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Charles de Lauzirika And Josh Lawson Give Us A Taste Of “Crave”

It was my first full day in San Diego for the 2012 San Diego Comic Con and I was already mostly running off of caffeine.  When I got to the press room for Crave, I barely had a clue what the movie was about.  Besides the website and trailer for the film, I was going in blind.  But sometimes, that’s the best way to conduct an interview!

I met up with Charles de Lauzirika (HBO First Look: Prometheus) and Josh Lawson (House Of Lies) to talk about the film, which along with Dave Parker’s Coldwater and the Jamie Bradshaw/Aleksandr Dulerayn directed distopian thriller Branded, were set to be featured in The Virtual Drive-In panel in Hall H later that day.

You have a history in documentary filmmaking, is Crave your first foray into the feature length narrative?

Charles de Lauzirika – Yes.  I’ve done shorts, narrative shorts before but this is my first feature length narrative that I’ve done.  One is very much a Crave prequel but anyway, yes to answer your question, this my first full length narrative feature.

Given that your film’s main character is a photographer and you come from the documentary world, is there a correlation between you as the filmmaker and Aiden in the film?

Charles – Oh absolutely.  Some directors resort to documentary style filmmaking, I think, to imbue the film with an instant realism and others are trying to create an energy that they try to build on scene by scene.  In our case, it really is in a way documentary filmmaking because we were running so fast with a tight schedule.  It was almost like we had to stylishly capture the images in a way where it looked like it was a part of our visual intention.  On the other hand, we had to run and gun and move so fast that were using the documentary style of shooting with a lot of the scenes.

That being said, is this sort of where the idea for Crave came from: your experiences as a filmmaker translating to Aiden’s character as a photographer?  Upon viewing the trailer, it seems all these images he captures behind the camera ultimately screws with his head.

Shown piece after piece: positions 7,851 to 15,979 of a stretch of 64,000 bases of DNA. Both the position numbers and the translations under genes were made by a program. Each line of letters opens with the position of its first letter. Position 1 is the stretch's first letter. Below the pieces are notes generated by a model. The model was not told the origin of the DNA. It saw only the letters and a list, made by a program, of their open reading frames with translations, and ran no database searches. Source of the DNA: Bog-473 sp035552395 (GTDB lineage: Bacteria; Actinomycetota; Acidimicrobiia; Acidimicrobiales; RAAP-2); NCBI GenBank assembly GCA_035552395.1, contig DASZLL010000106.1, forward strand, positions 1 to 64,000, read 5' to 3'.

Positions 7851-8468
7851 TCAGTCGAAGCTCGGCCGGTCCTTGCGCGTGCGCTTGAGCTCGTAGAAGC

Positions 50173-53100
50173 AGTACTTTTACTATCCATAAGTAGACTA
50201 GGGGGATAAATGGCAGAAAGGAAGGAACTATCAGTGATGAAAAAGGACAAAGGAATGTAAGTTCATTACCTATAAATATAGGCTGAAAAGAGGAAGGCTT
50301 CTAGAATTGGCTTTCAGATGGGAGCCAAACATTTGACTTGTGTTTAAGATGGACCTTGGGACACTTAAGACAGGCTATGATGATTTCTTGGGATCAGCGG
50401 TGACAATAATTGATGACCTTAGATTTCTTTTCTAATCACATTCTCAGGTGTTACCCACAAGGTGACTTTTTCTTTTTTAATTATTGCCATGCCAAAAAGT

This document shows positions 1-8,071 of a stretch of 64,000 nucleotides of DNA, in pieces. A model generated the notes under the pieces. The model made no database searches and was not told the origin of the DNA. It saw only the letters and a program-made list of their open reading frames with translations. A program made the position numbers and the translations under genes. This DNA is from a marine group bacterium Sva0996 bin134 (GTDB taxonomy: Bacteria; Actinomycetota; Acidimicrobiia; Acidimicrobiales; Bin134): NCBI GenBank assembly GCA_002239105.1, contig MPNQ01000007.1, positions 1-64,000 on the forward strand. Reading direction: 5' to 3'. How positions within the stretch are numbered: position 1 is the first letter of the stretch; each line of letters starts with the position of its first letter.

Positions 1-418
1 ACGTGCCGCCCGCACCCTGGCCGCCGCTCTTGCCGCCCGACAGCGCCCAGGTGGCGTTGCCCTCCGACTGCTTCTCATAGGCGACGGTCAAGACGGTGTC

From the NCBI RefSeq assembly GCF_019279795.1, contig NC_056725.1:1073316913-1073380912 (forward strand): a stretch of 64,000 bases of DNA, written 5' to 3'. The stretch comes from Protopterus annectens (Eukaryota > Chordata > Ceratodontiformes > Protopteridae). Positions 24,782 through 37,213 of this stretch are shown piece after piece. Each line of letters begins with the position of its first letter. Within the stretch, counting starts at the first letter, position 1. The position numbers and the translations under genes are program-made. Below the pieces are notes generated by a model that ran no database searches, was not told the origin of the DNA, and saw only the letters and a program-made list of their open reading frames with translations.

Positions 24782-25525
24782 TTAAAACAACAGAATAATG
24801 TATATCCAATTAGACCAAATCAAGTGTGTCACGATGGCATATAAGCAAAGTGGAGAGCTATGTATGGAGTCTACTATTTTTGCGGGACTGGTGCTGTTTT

Charles – Well I’m glad you got that from the trailer because he has seen so much horror and ugliness, you know? It was kind of like Aiden’s character has been so damaged by what he’s seen that he retreats into this fantasy world.  Now I have not seen horrors of that magnitude.  I have not seen a dead body or blood and guts and things like that, but I feel like sometimes I embrace a fantasy world.  Even though I know it’s fantasy and don’t believe it’s happening, I use it as sort of an emotional cushion in a way.  Not in the degree that Aiden does in the film, however there’s a lot in the script that I think I added in terms of his voice over, which you hear some of in the trailer where he’s having conversations not just with himself but with God…also we have him talking to Bill Gates in the film.  He has these really weird random conversations with people and occasionally I’ll do that.  I’ll be driving and will think about the meeting I’m about to go into, there will be some arguing and I’ll end up rehearsing the meeting right there.  Aiden does that.  Or I’ll think back on how it could have gone better, how I could have done that better and revisit that argument or that conversation and I’ll redo the lines in my head.